Tornado Roars Through Evansville Valley
HOMES DESTROYED, ONLY MINOR INJURIES
EVANSVILLE — The home of Morrow Fire Chief Jeff Winningham was one of seven houses damaged by a tornado that swept through a rural area in southwestern Washington County on Wednesday night, according to John Luther, director of Washington County Emergency Management Department.
Luther was on scene following the storm at a command post set up at Evansville Fire Department. Two people were brought in to the fire department to be checked by Central Emergency Management Service and they had minor cuts and injuries.
“To have multiple struc- tures damaged and not have anyone killed or injured, that’s very fortunate,” Luther said Thursday afternoon.
At least two houses, and possibly a third house, were destroyed by the tornado. The storm tore off roofs, destroyed storage buildings and damaged a chicken house owned by Vital Farms on Dobbs Mountain Road. Thursday, the chickens were being relocated to another house.
The National Weather Service issued its first tornado warning for the Evansville area around 10 p.m. Wednesday. On Thursday afternoon, the Weather Service confirmed an EF2 tornado ripped through Evansville.
Peter Synder, NWS meter- ologist, said Friday the storm started in Adair County, Okla., with an end location of 5.5 miles northeast of Evansville and east of Highway 59. The path length was 11 miles and the tornado was about 800 yards wide with peak winds estimated at 120-130 miles per hour, he added.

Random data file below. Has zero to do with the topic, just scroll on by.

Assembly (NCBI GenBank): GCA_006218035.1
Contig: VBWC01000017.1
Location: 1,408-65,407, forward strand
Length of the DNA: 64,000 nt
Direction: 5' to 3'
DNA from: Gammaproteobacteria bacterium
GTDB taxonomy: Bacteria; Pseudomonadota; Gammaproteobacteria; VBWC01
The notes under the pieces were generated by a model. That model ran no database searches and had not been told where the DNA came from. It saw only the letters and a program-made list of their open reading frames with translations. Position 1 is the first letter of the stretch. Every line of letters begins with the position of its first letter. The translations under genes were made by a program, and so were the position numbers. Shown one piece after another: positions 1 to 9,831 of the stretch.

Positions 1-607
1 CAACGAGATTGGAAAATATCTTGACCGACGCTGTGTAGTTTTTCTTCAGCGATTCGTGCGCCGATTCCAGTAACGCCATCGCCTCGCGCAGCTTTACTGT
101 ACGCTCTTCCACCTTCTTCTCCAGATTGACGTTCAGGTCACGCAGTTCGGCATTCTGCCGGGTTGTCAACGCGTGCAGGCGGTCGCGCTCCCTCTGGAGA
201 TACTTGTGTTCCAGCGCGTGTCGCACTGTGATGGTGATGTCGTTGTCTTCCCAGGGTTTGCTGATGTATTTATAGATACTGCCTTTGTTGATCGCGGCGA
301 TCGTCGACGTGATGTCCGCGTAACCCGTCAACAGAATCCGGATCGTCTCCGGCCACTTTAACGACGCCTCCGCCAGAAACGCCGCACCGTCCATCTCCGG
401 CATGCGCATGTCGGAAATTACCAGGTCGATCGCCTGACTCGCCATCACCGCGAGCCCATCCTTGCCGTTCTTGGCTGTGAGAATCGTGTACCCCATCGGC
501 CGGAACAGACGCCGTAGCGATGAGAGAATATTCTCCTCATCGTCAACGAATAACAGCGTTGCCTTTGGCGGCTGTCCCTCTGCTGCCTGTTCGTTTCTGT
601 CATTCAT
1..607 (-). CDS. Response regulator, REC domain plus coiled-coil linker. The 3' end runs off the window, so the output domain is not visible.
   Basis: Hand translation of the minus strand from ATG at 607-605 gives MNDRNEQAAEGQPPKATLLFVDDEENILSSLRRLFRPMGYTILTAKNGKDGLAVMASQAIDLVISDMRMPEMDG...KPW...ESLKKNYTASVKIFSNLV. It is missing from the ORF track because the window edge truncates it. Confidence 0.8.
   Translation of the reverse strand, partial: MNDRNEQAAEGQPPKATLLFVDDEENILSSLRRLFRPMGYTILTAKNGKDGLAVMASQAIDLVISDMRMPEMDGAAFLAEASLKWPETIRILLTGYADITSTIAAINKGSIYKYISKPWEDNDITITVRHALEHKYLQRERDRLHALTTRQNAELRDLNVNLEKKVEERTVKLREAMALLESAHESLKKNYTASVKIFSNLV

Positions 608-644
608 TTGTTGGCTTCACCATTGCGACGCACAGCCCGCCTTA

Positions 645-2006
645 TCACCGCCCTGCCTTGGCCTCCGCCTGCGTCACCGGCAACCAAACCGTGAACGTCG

It destroyed or damaged outbuildings, mobile homes and permanent homes, and uprooted and snapped trees and power poles, Snyder said.
Dennis Gilstrap, director of Crawford County Emergency Management Department, was in Evansville on Thursday assessing the damage and he said the
storm appeared to travel along Highway 59, jumped over what he calls Evansville Mountain and then landed again coming down the mountain. The path of the tornado was easy to see by following debris and trees knocked down to the ground.
Luther said the tornado downed trees and power lines and blew debris into roads. Many volunteers showed up to clear roads of all the debris.
“It’s just one of those things you deal with during a storm at night,” Luther said.
Terry Hudson of 22114 Ray Road in Evansville woke up just in time to take refuge in the bathroom.
He said he was awakened by a loud noise outside, grabbed his wife, Susan, who was asleep on the couch, and ran to the bathroom in the couple’s home. At the same time, the window near the couch shattered, and shards scratched them, Hudson said.
The roof of the Hudson house was peeled away. Hudson could hear crackling as the log cabin splintered apart. The walls bowed, he said. The decks around the home were ripped away. Trees crashed down outside.
“I think it was pretty much a full-on hit,” Hudson said about the storm. “Every direction you want to look there’s a tree laying that way.”
He and his wife went outside in time to see a “wedge” of the storm floating from their mountainside down toward Dobbs Mountain Road, he said.